A zoning ordinance providing for expedited oil and gas permitting where owners of the mineral estate cooperate with surface owners did not grant surface owners so much control as to offend the mineral owners’ due process. Nor did disparate treatment of mineral owner permittees violate equal protection where County had legitimate objective of encouraging cooperation

A challenge to a planning commission decision rejecting plaintiff’s claim under the City’s scenic view ordinance was time-barred because it was not served within 90 days Weiss v. City of Del Mar (Torrey Pacific Corporation), 39 Cal. App. 5th 609 (2019)

The City of Del Mar has a scenic view ordinance providing relief under

The County of San Diego violated the Subdivision Map Act by approving residential development of land restricted to agricultural use under the Williamson Act when the development was neither closely related to nor necessary for agricultural use. Cleveland Nat. Forest Foundation v. County of San Diego, 37 Cal. App. 5th 1021 (2019).

Genesee Properties,

Operators of an unlicensed alcohol and drug treatment facility in violation of a city’s zoning ordinance could not avail themselves of the California Health and Safety Code’s safe harbor provisions. City of Dana Point v. New Method Wellness, 39 Cal. App. 5th 985 (2019).

New Methods Wellness is licensed to offer mental health and

An ordinance that banned short-term residential rentals and related activities did not violate the Dormant Commerce Clause, which prohibits discrimination against interstate commerce by state and local governments. Rosenblatt v. City of Santa Monica, 940 F.3d 439 (9th Cir. 2019).

In Rosenblatt, the Ninth Circuit unanimously affirmed the dismissal of a putative class

A plaintiff challenging a city council’s interpretation of a local ballot measure was entitled to recover costs and attorney fees when successful on only one cause of action because the primary relief sought was granted. Friends of Spring Street v. Nevada City, 33 Cal.App.5th 1092 (2019).

In 1991, the Kendalls received a Conditional Use Permit

The court of appeal held that an urgency ordinance enacted to impose a temporary moratorium on the establishment and operation of new charter schools in Huntington Park was invalid. California Charter Schools Association v. City of Huntington Park, et al., 35 Cal. App. 5th 362 (2019). The court reasoned that “numerous inquiries and requests

Local governments may require a permit conditioned on compatibility with aesthetic standards to install and maintain wireless communications infrastructure in the public right-of-way, the California Supreme Court held in T-Mobile West LLC v. City and County of San Francisco, No. S238001 (April 4, 2019). The court rejected a facial challenge brought by telecommunications companies to a San Francisco ordinance that requires a permit to install and operate wireless service facilities in the public right-of-way and establishes standards for aesthetic compatibility in historic districts and other areas.

Public Utilities Code Section 7901 Does Not Preempt Local Aesthetic Regulations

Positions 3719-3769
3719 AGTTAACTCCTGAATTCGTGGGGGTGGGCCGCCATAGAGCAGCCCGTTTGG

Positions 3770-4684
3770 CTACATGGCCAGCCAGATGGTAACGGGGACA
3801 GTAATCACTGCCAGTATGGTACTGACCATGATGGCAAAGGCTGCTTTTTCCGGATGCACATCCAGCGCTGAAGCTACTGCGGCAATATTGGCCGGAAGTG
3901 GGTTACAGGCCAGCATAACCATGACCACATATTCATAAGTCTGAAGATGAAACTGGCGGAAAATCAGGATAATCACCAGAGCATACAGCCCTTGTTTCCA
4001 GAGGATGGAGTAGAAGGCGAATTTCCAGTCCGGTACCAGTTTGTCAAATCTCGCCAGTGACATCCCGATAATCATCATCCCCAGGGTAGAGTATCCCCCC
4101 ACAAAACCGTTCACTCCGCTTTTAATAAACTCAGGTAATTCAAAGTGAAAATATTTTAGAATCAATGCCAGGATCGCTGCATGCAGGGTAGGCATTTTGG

Public Utilities Code section 7901 grants a statewide franchise to telecommunications companies to install equipment on public roads, waters or lands in the state “in such manner and at such points as not to incommode the public use of the road or highway or interrupt the navigation of the waters.”

Plaintiffs argued that the San Francisco ordinance was preempted because it conflicted with the terms of Section 7901, hindered the accomplishment of the statute’s purposes and intruded into a field that had been fully occupied by the legislature. The court rejected all three theories, finding that while Section 7901 prevented local governments from requiring a franchise for a telecommunications company, it did not prevent local governments from exercising their traditional authority over land use by requiring a permit based on aesthetic or other considerations.

Conflict Preemption. The court found no conflict because it was possible to comply with both Section 7901 and local laws that required a permit on aesthetic grounds. The court explained that because Section 7901 “says nothing about the aesthetics or appearance of” telecommunications equipment, San Francisco’s ordinance regulating those features “is not inimical to the statute.”

Obstacle Preemption. The court concluded that local aesthetic regulations did not hinder the accomplishment of the purposes of Section 7901. Assuming that the purpose of Section 7901 was to encourage technological advancement in the state’s telecommunications networks, the court held that there was no indication that the Legislature intended to pursue that goal at all costs. Rather, the court reasoned, the Legislature’s inclusion of the “incommode” clause indicated that the goal of technological advancement was not paramount to all other objectives.
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The court of appeal held that a fire district’s resolution to dissolve the district was not a legislative act subject to voter referendum. Southcott v. Julian-Cuyamaca Fire Protection District, No. D074324 (4th Dist., Mar. 7, 2019).

The Fire Protection District Law, which authorizes the formation of fire districts, mandates compliance with the Cortese-Knox-Hertzberg Local